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Swing or SWT? (like this is new)

 
Dirk Schreckmann
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As things, like tools and documentation, are today, which would you rather be developing with, Swing or SWT? Why?
 
Dirk Schreckmann
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(I'll just converse with myself, then...)

From what I've experienced, I'd lean towards Swing development, because the tools and documentation I've seen for it are better and more abundant than those I've seen for SWT.

I'd lean towards SWT, because the SWT GUIs I've used respond faster than Swing GUIs, and the native (to Windows, at least) look-and-feel seems to be accepted better amongst non-technical users, who seem to balk at Swing at first use (though I've never seen any official study to suggest this, it coincides with my limited experience).

I'd lean away from Swing, because I never enjoy the constraints of the grid bag.

I'd lean away from SWT, because I'm not familiar with how well it does in a non-Windows environment (and I don't know anybody with a Mac that I can try out to see how I think things work and feel on it). Of course, I fully appreciate that my concerns about SWT might quickly be overcome by reading a good book on the subject.
 
Jez Nicholson
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I'd lean towards SWT because i'm a control freak and I want to do my own garbage collection

Seriously though, if you are creating an Eclipse-based tool SWT might be the only option.
 
Gregg Bolinger
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Originally posted by Jeremy Nicholson:
I'd lean towards SWT because i'm a control freak and I want to do my own garbage collection

Seriously though, if you are creating an Eclipse-based tool SWT might be the only option.


But if you are programming in Java, is one of the reasons to not have to worry about GC? Otherwise, program in C++, right?

If I have a preference, right now, I would choose Swing. Why? Because I know it better than I know SWT. However, I have a copy of DGT SWT and JFace, so who knows, maybe that will change when I get a chance to really get into SWT.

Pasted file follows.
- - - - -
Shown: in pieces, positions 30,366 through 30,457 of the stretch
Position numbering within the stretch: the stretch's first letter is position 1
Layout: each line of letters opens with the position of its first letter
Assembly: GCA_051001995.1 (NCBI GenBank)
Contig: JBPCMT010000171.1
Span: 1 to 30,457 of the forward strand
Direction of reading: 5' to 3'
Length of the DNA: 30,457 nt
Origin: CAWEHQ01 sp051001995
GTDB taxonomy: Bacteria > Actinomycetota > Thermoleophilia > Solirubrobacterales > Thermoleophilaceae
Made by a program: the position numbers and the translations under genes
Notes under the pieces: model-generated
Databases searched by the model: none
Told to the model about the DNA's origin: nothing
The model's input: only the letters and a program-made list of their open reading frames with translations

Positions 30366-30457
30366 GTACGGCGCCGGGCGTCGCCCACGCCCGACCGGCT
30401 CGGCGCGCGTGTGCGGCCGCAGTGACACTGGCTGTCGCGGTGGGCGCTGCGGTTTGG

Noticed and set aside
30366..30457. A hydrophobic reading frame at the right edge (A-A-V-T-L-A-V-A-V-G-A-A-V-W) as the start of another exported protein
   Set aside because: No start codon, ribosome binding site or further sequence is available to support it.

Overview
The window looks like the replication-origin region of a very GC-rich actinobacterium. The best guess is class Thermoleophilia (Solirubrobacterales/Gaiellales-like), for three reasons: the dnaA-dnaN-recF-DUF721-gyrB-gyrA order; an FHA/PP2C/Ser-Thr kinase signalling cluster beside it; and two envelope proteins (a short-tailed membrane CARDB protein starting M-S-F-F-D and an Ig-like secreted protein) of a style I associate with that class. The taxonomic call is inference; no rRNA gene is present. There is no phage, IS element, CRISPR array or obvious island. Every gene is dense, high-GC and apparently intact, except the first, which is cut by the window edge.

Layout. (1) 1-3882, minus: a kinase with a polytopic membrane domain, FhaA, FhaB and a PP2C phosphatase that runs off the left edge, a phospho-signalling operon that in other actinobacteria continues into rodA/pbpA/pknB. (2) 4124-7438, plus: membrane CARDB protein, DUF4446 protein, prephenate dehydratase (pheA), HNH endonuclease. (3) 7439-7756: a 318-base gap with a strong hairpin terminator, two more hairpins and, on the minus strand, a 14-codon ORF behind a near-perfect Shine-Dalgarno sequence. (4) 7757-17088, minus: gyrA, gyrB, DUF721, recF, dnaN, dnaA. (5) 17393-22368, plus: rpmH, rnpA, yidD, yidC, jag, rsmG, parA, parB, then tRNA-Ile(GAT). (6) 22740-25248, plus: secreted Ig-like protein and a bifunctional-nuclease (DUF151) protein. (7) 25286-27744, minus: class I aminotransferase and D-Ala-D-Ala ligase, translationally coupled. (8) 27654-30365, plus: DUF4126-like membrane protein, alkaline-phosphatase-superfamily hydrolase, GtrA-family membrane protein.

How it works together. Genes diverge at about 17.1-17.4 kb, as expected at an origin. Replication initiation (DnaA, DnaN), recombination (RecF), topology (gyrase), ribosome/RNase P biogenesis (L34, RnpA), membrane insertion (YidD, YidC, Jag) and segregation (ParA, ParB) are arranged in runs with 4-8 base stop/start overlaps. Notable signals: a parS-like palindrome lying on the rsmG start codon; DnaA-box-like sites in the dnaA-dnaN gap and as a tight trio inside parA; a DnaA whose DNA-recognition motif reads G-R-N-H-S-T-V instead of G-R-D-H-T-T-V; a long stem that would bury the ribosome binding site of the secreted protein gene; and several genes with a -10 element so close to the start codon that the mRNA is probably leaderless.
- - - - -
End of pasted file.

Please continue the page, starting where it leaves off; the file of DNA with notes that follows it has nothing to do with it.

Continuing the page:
A few things to note that I like about SWT/JFace in no particular order:

  • Native Widgets - Performance is just a bit better and you get the default OS File Chooser, Font Chooser, and Color Chooser. Swing's File and Color Chooser are pretty ugly and there is no Font Chooser.
  • JFace is a nice wrapper around SWT. Swing needs something like this for rapid development.
  • I like the way you change some of the properties on a widget in SWT better by passing the constructor INT's (SWT.BORDER | SWT.WRAP)


  • Aside from that, Swing is the ultimate GUI library, no matter what anyone says. You can pretty much make any widget do what you want or create a custom widget. Something that is not very easy in SWT since it's tied in to native calls.
     
    Ranganath Ranganaths
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    Hello i was just looking at the conversation ..N i am quite new to this java N i am learning swings from past 2 years .. N i wanted to know whts swt N how does it differ from Swings or Awt.. i just wanted to know wht is swt N does it have other Api.. i am aware of it .. can anyone let me in detail please..

    Thanking you
    Ranganath.S
     
    Don Kiddick
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    I'm a swing man and I've never used SWT so I can't give an opinion on that. My view on Swing (as Gregg says) is that it is very powerful. I think there is a trade-off between power and complexity, and this is Swing's main drawback - it's not easy to use for the beginner. To do all but the simplest things you need to get relatively involved. However there are very good resources freely available on the web.
    A lot of people seem to think Swing apps are slow and this is often touted as its main drawback. I've never experienced this problem.
    If your users baulk at the metal look & feel, you can always use the windows l&f...your users wont notice.
    D.
     
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